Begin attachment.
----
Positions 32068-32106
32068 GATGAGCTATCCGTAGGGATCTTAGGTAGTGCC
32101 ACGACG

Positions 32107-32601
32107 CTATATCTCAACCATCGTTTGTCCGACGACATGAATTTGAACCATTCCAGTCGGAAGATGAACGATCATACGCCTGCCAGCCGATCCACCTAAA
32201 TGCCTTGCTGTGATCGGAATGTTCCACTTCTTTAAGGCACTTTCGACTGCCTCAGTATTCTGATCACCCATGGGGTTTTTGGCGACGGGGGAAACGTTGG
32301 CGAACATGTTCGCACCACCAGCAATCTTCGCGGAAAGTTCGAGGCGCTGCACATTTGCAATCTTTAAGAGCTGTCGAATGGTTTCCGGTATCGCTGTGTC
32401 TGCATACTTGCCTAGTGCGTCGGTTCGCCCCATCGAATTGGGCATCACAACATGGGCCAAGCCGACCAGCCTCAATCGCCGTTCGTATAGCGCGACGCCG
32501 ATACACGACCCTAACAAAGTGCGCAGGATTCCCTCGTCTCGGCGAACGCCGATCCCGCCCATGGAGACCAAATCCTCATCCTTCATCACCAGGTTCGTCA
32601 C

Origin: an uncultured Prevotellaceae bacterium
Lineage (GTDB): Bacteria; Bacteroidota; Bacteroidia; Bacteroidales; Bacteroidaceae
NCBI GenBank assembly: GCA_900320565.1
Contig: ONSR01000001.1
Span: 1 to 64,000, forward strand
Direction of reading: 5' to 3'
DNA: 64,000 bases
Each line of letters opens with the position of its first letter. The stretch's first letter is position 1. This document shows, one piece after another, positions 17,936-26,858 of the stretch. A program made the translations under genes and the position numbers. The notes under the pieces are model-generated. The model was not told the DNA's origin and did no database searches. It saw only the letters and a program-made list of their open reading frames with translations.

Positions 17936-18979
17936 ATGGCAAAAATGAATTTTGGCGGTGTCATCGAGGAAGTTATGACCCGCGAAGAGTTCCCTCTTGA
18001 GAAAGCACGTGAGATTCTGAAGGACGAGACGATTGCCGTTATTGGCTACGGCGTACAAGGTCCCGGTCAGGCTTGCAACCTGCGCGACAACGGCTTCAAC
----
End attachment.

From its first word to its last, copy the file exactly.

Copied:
Positions 32068-32106
32068 GATGAGCTATCCGTAGGGATCTTAGGTAGTGCC
32101 ACGACG

Positions 32107-32601
32107 CTATATCTCAACCATCGTTTGTCCGACGACATGAATTTGAACCATTCCAGTCGGAAGATGAACGATCATACGCCTGCCAGCCGATCCACCTAAA
32201 TGCCTTGCTGTGATCGGAATGTTCCACTTCTTTAAGGCACTTTCGACTGCCTCAGTATTCTGATCACCCATGGGGTTTTTGGCGACGGGGGAAACGTTGG
32301 CGAACATGTTCGCACCACCAGCAATCTTCGCGGAAAGTTCGAGGCGCTGCACATTTGCAATCTTTAAGAGCTGTCGAATGGTTTCCGGTATCGCTGTGTC
32401 TGCATACTTGCCTAGTGCGTCGGTTCGCCCCATCGAATTGGGCATCACAACATGGGCCAAGCCGACCAGCCTCAATCGCCGTTCGTATAGCGCGACGCCG
32501 ATACACGACCCTAACAAAGTGCGCAGGATTCCCTCGTCTCGGCGAACGCCGATCCCGCCCATGGAGACCAAATCCTCATCCTTCATCACCAGGTTCGTCA
32601 C

Origin: an uncultured Prevotellaceae bacterium
Lineage (GTDB): Bacteria; Bacteroidota; Bacteroidia; Bacteroidales; Bacteroidaceae
NCBI GenBank assembly: GCA_900320565.1
Contig: ONSR01000001.1
Span: 1 to 64,000, forward strand
Direction of reading: 5' to 3'
DNA: 64,000 bases
Each line of letters opens with the position of its first letter. The stretch's first letter is position 1. This document shows, one piece after another, positions 17,936-26,858 of the stretch. A program made the translations under genes and the position numbers. The notes under the pieces are model-generated. The model was not told the DNA's origin and did no database searches. It saw only the letters and a program-made list of their open reading frames with translations.

Positions 17936-18979
17936 ATGGCAAAAATGAATTTTGGCGGTGTCATCGAGGAAGTTATGACCCGCGAAGAGTTCCCTCTTGA
18001 GAAAGCACGTGAGATTCTGAAGGACGAGACGATTGCCGTTATTGGCTACGGCGTACAAGGTCCCGGTCAGGCTTGCAACCTGCGCGACAACGGCTTCAAC